Reply
  27. Interesting you should choose to write on POV today.
    Personally, I think any of the POV combinations will work in a story. Which you choose to use will affect what you story is like. If the story is well written, the reader will usually not notice the POV. It is working and the story flows the way it should.
    Unless I make a conscious effort to look for POV, I don’t notice it. A book I read a couple of weeks ago was the exception. The author was switching from hero to heroine POV within the chapters and I was getting confused. I did a lot of rereading to
    figure out who was talking.
    Thanks for a thought provoking post.

    Reply
  28. Interesting you should choose to write on POV today.
    Personally, I think any of the POV combinations will work in a story. Which you choose to use will affect what you story is like. If the story is well written, the reader will usually not notice the POV. It is working and the story flows the way it should.
    Unless I make a conscious effort to look for POV, I don’t notice it. A book I read a couple of weeks ago was the exception. The author was switching from hero to heroine POV within the chapters and I was getting confused. I did a lot of rereading to
    figure out who was talking.
    Thanks for a thought provoking post.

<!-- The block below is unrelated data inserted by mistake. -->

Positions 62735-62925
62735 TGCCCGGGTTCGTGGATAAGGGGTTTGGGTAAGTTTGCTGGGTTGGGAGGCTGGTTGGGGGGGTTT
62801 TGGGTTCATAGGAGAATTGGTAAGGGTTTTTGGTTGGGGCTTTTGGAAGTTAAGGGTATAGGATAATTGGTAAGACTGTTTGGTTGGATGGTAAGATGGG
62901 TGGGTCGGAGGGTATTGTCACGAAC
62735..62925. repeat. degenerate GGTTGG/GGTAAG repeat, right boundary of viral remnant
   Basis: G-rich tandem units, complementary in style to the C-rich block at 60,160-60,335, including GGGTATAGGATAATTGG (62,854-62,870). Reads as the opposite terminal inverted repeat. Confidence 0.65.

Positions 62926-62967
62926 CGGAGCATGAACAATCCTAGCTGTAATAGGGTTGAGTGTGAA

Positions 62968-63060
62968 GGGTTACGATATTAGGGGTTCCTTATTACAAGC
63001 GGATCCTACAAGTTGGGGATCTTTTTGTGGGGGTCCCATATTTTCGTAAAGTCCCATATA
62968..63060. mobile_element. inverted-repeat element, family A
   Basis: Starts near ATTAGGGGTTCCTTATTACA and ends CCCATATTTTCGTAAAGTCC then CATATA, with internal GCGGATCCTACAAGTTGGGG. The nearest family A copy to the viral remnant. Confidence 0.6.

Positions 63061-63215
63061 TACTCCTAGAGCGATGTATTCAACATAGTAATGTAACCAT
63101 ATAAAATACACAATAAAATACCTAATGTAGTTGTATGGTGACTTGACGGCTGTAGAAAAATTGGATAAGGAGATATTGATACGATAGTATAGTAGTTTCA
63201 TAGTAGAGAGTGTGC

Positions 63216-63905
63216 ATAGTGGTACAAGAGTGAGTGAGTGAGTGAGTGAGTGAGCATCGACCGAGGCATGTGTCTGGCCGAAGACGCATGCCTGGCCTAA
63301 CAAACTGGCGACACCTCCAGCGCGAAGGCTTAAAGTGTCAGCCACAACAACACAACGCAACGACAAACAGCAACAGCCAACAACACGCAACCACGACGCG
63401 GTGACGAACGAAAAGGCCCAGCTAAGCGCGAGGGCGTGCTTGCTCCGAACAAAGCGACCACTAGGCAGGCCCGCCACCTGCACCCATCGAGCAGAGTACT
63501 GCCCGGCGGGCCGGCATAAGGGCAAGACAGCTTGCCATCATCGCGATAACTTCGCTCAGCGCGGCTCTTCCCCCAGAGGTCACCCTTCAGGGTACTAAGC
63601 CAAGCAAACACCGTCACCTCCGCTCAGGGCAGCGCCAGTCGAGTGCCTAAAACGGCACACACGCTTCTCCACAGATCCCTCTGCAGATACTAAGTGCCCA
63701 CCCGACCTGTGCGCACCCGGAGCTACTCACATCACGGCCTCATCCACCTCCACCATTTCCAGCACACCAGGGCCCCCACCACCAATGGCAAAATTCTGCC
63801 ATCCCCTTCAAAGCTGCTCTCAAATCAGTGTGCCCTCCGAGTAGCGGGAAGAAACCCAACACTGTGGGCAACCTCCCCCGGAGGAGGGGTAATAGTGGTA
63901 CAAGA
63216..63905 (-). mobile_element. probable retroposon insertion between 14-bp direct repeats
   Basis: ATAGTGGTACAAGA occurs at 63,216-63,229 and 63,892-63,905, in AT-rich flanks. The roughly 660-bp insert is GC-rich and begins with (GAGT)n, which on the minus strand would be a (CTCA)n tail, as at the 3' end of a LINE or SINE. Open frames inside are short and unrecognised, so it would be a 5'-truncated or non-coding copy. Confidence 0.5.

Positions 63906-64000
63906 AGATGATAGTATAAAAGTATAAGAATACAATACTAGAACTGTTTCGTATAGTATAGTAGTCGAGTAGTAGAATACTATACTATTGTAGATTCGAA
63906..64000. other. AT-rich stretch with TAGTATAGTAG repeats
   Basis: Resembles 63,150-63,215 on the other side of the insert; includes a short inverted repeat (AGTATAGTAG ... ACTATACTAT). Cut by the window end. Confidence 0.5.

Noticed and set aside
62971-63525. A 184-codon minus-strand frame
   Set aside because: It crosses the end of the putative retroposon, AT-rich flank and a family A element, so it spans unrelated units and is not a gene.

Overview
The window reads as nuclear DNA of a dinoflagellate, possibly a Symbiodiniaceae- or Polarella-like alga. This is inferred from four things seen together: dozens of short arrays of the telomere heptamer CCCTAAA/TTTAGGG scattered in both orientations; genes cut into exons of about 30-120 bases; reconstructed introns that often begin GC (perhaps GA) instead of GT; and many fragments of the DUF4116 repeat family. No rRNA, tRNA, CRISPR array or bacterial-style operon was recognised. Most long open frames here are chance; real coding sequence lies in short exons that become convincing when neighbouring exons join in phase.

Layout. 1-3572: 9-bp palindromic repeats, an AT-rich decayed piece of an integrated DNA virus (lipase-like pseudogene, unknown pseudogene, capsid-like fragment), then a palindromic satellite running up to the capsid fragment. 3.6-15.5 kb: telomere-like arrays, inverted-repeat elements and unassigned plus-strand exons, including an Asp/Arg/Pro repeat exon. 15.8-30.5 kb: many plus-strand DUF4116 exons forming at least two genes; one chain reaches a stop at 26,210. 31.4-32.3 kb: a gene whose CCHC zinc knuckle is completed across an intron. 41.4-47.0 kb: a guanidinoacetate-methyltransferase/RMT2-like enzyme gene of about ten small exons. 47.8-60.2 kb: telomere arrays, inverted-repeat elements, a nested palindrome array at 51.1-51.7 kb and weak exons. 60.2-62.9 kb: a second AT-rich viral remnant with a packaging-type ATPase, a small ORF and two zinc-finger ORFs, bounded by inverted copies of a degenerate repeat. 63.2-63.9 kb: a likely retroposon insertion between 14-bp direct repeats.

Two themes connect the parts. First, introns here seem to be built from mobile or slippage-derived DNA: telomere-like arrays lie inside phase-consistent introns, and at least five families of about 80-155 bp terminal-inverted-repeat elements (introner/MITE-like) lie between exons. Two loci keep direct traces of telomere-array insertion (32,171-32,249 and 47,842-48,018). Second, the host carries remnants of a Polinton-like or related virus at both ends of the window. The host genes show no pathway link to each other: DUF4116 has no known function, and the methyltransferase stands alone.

Reply
  29. Interesting you should choose to write on POV today.
    Personally, I think any of the POV combinations will work in a story. Which you choose to use will affect what you story is like. If the story is well written, the reader will usually not notice the POV. It is working and the story flows the way it should.
    Unless I make a conscious effort to look for POV, I don’t notice it. A book I read a couple of weeks ago was the exception. The author was switching from hero to heroine POV within the chapters and I was getting confused. I did a lot of rereading to
    figure out who was talking.
    Thanks for a thought provoking post.

    Reply
  30. Interesting you should choose to write on POV today.
    Personally, I think any of the POV combinations will work in a story. Which you choose to use will affect what you story is like. If the story is well written, the reader will usually not notice the POV. It is working and the story flows the way it should.
    Unless I make a conscious effort to look for POV, I don’t notice it. A book I read a couple of weeks ago was the exception. The author was switching from hero to heroine POV within the chapters and I was getting confused. I did a lot of rereading to